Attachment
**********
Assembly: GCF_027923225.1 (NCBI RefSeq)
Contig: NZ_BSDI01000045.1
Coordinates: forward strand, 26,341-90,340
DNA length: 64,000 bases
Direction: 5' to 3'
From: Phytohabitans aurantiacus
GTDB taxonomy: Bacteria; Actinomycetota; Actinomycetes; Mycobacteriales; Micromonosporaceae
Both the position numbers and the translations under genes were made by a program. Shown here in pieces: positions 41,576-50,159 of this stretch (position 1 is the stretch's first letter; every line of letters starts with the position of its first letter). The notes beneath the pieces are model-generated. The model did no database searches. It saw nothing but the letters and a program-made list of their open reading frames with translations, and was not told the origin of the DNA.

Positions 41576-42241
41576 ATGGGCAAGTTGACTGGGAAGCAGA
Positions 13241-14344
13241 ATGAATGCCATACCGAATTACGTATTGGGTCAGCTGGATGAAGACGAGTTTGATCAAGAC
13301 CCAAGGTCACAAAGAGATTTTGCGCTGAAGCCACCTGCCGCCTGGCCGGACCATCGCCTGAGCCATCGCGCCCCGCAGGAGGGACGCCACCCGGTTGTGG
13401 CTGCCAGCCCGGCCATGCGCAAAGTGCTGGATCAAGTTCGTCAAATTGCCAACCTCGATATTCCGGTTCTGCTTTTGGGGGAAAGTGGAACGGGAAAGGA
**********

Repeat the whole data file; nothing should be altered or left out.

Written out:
Assembly: GCF_027923225.1 (NCBI RefSeq)
Contig: NZ_BSDI01000045.1
Coordinates: forward strand, 26,341-90,340
DNA length: 64,000 bases
Direction: 5' to 3'
From: Phytohabitans aurantiacus
GTDB taxonomy: Bacteria; Actinomycetota; Actinomycetes; Mycobacteriales; Micromonosporaceae
Both the position numbers and the translations under genes were made by a program. Shown here in pieces: positions 41,576-50,159 of this stretch (position 1 is the stretch's first letter; every line of letters starts with the position of its first letter). The notes beneath the pieces are model-generated. The model did no database searches. It saw nothing but the letters and a program-made list of their open reading frames with translations, and was not told the origin of the DNA.

Positions 41576-42241
41576 ATGGGCAAGTTGACTGGGAAGCAGA
Positions 13241-14344
13241 ATGAATGCCATACCGAATTACGTATTGGGTCAGCTGGATGAAGACGAGTTTGATCAAGAC
13301 CCAAGGTCACAAAGAGATTTTGCGCTGAAGCCACCTGCCGCCTGGCCGGACCATCGCCTGAGCCATCGCGCCCCGCAGGAGGGACGCCACCCGGTTGTGG
13401 CTGCCAGCCCGGCCATGCGCAAAGTGCTGGATCAAGTTCGTCAAATTGCCAACCTCGATATTCCGGTTCTGCTTTTGGGGGAAAGTGGAACGGGAAAGGA